Ageing John Banville: from Einstein to Bergson
Associação Brasileira de Estudos Irlandeses
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There is a clear engagement with theories of time across Banville’s oeuvre, from his earliest published work through to the twenty-first-century novels. I explore how, in their engagement with age and ageing, Banville’s characters adopt and interrogate Albert Einstein’s and Henri Bergson’s competing ideas of the present and the passage of time, sliding from favouring the former to prioritising the latter. Martin Heidegger’s conception of Dasein, a Being-toward-death, allows me to explore how Banville’s characters evoke either Einstein’s spacetime and series of nows, or Bergson’s psychologised Duration (Durée). This is borne out in Gabriel Godkin’s subverted and anti-atavistic narrative in 'Birchwood' (1973), the battle over authenticity between Copernicus and Rheticus in 'Doctor Copernicus' (1976), and how Hermes controls the mortals’ time and tries his best to age in 'The Infinities' (2009). I conclude that Banville’s characters’ evolving preference for Bergsonian over Einsteinian tropes indicates an acceptance and happy engagement with the ageing process.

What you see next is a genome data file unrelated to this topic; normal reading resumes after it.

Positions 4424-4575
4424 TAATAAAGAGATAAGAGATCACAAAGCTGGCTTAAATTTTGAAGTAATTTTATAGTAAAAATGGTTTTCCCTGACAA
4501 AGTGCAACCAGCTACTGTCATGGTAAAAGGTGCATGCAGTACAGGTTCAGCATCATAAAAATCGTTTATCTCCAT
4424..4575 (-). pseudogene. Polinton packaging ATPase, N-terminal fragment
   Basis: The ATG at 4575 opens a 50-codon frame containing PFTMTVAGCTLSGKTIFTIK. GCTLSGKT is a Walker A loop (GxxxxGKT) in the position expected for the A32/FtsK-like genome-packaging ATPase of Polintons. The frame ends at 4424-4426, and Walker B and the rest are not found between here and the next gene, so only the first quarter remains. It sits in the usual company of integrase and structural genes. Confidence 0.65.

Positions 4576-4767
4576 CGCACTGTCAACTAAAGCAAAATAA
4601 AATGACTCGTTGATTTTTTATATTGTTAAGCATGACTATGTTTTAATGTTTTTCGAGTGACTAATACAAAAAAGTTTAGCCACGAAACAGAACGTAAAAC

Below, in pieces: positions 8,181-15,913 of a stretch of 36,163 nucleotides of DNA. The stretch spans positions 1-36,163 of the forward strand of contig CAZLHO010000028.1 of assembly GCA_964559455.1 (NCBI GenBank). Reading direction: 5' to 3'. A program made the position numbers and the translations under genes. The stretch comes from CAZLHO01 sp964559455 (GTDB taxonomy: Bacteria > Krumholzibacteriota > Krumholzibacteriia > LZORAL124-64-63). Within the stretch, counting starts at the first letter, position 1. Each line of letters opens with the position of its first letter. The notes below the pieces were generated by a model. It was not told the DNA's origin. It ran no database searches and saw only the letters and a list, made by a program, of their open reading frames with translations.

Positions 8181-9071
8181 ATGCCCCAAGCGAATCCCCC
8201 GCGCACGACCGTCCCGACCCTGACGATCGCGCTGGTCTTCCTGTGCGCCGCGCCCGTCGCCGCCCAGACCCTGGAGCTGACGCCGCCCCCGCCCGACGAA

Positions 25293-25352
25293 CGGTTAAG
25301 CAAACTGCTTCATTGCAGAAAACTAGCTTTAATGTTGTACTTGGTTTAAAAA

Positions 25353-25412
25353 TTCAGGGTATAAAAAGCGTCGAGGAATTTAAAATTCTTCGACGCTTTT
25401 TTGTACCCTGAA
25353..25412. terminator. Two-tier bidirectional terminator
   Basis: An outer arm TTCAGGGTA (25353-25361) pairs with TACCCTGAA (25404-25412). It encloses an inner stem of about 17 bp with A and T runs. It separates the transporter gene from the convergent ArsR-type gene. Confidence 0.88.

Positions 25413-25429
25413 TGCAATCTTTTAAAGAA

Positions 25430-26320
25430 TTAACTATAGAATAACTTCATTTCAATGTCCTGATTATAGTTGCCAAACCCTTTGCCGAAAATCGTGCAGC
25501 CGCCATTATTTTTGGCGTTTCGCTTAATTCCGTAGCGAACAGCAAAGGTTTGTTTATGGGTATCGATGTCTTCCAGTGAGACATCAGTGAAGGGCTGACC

Brazilian Journal of Irish Studies;22.1
Taylor-Collins, Nicholas, ‘Ageing John Banville: from Einstein to Bergson’, Brazilian Journal of Irish Studies (ABEI), 22.1 (2020), 159–72 <doi: https://doi.org/10.37389/abei.v22i1>
Article published in Brazilian Journal of Irish Studies (ABEI) available open access at http://revistas.fflch.usp.br/abei/article/view/3855
Cardiff Metropolitan University (Grant ID: Cardiff Metropolian (Internal))